Bluefield Daily Telegraph, Bluefield, WV

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June 24, 2012

War on coal Rockefeller’s vote disappointing

U.S. Sen. Jay Rockefeller’s decision not to support a measure aimed at stopping the federal Environmental Protection Agency’s job-killing overreach is both surprising and disappointing.

Rockefeller was the lone senator from our region to vote against the Inhofe Resolution of Disapproval, an important measure that would have blocked the EPA from setting the first federal standards to reduce toxic air pollution from power plants.

The controversial new rules target older oil-and-coal fired power plants. Existing coal-fired power plants would have three years to meet the far-reaching standards for mercury and other toxic air pollution.

Opponents of the measure, including U.S. Sen. Joe Manchin, D-W.Va., correctly argue that the new EPA rules will put thousands of hard-working Americans out of work while also raising electricity bills during the worse economy in generations.

 Manchin, along with U.S. Sen. Mark Warner, D-Va., and U.S. Sen. Jim Webb, D-Va., all voted in support of the Resolution of Disapproval. Rockefeller inexplicably opposed it. The measure ultimately failed by a vote of 53 to 46 in the Democratic-controlled Senate — thus leaving the future of coal-fired power plants in America in jeopardy.

Manchin said research from the Electric Power Research Institute and the National Economic Research Association conclude the Utility MACT, or Mercury and Air Toxic Standards, will cost the U.S. economy up to $275 billion over the next 25 years while also killing 1.3 million jobs over the next two decades.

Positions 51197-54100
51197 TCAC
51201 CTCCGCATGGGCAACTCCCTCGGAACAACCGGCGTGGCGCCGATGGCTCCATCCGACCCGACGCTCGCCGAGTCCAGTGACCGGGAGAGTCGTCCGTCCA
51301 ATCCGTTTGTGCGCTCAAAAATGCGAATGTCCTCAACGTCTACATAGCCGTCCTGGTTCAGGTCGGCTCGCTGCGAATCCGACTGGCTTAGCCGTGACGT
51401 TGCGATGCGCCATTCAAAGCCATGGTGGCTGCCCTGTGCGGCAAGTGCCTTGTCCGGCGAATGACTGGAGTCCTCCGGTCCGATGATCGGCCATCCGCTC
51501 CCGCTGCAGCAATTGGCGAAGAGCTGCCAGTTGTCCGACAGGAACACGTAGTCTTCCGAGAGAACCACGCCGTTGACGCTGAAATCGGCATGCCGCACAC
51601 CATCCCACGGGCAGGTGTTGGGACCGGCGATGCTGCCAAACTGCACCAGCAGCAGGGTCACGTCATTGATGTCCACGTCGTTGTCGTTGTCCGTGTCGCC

What was Rockefeller thinking? The veteran West Virginia lawmaker argues that the three-year time frame for existing power plants to comply with the new rules is mandated by the Clean Air Act, which he says was amended under former President George H.W. Bush in 1990. OK.

But then he goes on to suggest that carefully orchestrated messages by outside groups who are purchasing paid television ads, billboards and other media outlets are seeking to “strike fear into the hearts of West Virginians and feed uncertainty” about coal’s future by declaring coal is under siege, or under attack.

We disagree with parts of that statement. We believe coal is under siege and is under attack.

Outside groups are pumping millions of dollars — and will continue pumping millions of dollars into attack ads as we get closer to November — linking all Democrats to the war on coal and President Barack Obama in particular. Is that a fair strategy? Not really. But look at what just happened. The Democratic-controlled Senate defeated a measure that would have protected oil-and-coal fired plants.

So it would appear — based upon last week’s vote anyhow — that a majority of Democrats in the Senate may not have the best interest of coal in mind. Obama was quick to applaud the Senate Democrats, including Rockefeller, adding they cast a vote against dangerous pollution. The dangerous pollution of course being coal.

We applaud Manchin, Webb and Warner for standing up for coal-and-oil-fired plants and against the far-reaching new EPA rules. Rockefeller’s vote, however, is a concern.

In a press release, Rockefeller says the coal industry today would rather attack false enemies, and deny real problems than find solutions. We don’t believe the EPA is a “false enemy.” All one has to do is look back at what the EPA has done over the past four years since Obama was elected.

The EPA’s record speaks for itself. It’s a job-killing record that is not friendly toward coal and other fossil fuels.

We realize Rockefeller has been a friend of coal miners across the Mountain State. We realize that few people in Washington have fought harder for coal miners, and black lung benefits for coal miners, than Jay Rockeller. His record speaks for itself.

That’s what makes his vote last Thursday on the Resolution of Disapproval so disappointing and so out of sync with his record.

Why has Rockefeller suddenly changed his tune about coal? Why is he bending to the demands of the Obama administration? Why isn’t he putting West Virginia, and coal miners across the Mountain State, first.

In the future, we would hope Rockefeller would refrain from voting along party lines — just as Manchin, Webb and Warner did — and do what is right for West Virginia and Virginia, and those hard working coal miners and their families across southern West Virginia and Southwest Virginia who are fighting to keep their jobs.

As an elected lawmaker, Rockefeller is expected to put his constituents — and not his political party — first.

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